Surgical removal is only necessary for field dogs.

 

Question:

We recently adopted a 6-month-old German Shepherd-mix puppy from an animal shelter.  He is “double dewclawed” on his hind legs.  Do they need to be removed?  One vet said they should be removed; the other said it’s optional. I’m planning on walking him every day in fields and on forest trails, also some rugged hiking in New Hampshire. I understand that removing dewclaws is more of a prophylactic measure–“just in case” they get snagged–as well as cosmetic.  (Personally, I don’t care what his feet look like!)  What are the chances of his ripping/snagging his dewclaws, and could I just throw an Ace wrap in my backpack if that happens, and THEN get them removed?

 

Dr. Nichol:

Great question. We hear this one often. For those unfamiliar with this part of the canine anatomy I will elucidate.

 

Dewclaws are the small, useless, finger-like appendages on the inner aspect of the front legs and, on many dogs, the rear legs too. Like the other toes they have a normally shaped nail. In evolutionary terms dewclaws are considered vestigial. In other words, they have the same anatomic root as our thumbs and big toes. But in dogs they are only partially developed. Too bad. If dogs had real thumbs and big toes they could write, play the piano, and kick a football.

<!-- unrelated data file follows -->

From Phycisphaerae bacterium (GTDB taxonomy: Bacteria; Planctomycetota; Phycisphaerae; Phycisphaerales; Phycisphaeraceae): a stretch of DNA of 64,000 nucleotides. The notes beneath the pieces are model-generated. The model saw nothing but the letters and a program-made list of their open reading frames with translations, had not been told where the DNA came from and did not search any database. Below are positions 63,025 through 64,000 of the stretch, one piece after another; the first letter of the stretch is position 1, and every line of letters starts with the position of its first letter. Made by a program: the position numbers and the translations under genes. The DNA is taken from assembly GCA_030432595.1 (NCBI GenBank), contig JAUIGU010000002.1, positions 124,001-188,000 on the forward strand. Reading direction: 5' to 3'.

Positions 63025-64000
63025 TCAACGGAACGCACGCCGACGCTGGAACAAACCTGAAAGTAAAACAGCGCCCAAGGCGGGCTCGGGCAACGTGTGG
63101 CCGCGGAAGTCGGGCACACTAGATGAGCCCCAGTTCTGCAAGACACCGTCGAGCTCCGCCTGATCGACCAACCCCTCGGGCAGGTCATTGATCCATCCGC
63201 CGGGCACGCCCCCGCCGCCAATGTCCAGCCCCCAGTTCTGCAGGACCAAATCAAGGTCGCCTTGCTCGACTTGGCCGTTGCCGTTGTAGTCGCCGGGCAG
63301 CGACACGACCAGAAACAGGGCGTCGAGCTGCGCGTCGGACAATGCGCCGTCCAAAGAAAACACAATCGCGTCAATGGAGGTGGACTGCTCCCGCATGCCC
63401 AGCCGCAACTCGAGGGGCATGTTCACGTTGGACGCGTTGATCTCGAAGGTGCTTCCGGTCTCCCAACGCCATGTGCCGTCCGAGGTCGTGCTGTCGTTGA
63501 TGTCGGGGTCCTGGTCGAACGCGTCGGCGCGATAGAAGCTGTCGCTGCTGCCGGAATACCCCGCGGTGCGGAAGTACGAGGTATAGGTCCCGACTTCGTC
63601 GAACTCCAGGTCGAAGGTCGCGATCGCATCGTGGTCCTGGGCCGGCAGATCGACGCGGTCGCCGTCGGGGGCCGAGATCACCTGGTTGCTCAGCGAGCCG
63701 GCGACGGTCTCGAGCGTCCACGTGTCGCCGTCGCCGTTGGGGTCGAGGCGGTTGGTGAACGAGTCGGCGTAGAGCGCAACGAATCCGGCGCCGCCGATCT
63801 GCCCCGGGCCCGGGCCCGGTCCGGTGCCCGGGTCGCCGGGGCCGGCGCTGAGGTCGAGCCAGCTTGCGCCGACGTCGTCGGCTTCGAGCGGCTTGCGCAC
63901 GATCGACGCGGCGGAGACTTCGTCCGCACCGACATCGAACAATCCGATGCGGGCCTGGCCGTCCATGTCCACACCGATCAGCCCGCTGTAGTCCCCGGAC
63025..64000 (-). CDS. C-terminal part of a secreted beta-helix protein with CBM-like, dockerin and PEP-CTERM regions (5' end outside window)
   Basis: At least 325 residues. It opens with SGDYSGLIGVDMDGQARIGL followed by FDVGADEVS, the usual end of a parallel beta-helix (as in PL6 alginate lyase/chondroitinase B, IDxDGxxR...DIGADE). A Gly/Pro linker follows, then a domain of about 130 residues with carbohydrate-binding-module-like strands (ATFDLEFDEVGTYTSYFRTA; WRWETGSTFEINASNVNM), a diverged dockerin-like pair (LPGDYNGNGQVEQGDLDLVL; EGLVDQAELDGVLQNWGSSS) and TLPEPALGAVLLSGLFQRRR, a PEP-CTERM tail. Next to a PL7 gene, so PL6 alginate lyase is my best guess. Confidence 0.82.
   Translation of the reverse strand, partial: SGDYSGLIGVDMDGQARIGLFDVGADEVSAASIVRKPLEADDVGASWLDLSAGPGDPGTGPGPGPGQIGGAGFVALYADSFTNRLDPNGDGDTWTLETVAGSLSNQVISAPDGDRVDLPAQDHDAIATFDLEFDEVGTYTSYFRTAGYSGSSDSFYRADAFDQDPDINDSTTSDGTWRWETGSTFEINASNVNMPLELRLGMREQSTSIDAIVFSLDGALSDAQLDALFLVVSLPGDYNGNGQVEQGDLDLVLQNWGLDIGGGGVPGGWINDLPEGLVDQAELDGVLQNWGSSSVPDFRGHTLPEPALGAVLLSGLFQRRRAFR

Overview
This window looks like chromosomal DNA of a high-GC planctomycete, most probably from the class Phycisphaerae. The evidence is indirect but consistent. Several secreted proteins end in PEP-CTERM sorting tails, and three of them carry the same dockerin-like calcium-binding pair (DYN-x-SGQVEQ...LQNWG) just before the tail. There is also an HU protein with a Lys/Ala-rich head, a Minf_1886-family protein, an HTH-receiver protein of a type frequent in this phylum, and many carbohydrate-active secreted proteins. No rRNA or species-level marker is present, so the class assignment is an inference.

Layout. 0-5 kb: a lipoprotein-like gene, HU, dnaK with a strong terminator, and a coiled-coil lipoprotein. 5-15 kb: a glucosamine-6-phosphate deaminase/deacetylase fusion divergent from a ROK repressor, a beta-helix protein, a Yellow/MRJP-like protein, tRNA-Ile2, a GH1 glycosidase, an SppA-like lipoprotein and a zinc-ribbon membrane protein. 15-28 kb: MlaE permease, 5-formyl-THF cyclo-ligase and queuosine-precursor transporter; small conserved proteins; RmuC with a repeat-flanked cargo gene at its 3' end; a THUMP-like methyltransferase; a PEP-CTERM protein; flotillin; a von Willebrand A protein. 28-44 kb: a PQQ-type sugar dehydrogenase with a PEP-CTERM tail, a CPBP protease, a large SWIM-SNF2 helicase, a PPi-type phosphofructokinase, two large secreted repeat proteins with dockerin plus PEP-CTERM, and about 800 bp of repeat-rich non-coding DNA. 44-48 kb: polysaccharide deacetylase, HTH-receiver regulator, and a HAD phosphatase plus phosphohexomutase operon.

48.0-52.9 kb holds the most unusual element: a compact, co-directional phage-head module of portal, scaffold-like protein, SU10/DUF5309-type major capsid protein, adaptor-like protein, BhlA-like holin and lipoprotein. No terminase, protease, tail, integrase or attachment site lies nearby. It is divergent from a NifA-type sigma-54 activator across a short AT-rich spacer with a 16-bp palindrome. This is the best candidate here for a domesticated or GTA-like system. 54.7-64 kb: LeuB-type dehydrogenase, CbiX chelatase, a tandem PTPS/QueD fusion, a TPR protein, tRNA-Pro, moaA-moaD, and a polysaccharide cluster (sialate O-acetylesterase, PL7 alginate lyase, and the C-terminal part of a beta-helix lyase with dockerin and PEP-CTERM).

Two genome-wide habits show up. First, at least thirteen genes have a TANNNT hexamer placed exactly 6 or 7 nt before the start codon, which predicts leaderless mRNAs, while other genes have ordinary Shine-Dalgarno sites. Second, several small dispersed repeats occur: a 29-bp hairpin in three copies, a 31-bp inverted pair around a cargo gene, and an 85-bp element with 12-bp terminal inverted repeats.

Surgical removal? You can go either way. But if your dog rips a dewclaw in the woods he’ll be hurtin’ for certain. Because the dewclaws are attached to the joint snagging them is a lot like having your thumb ripped away from your hand. You can just wait for it to happen. But if it does your boy could bleed a bit, get a nasty infection, and have a lot of pain. Given your hiking plans, I say that prevention is best. The last point on dewclaws: If they are left on they will not wear down by walking and running like the other nails because they don’t reach the ground. Thus dewclaws need frequent trimming while the other nails may not.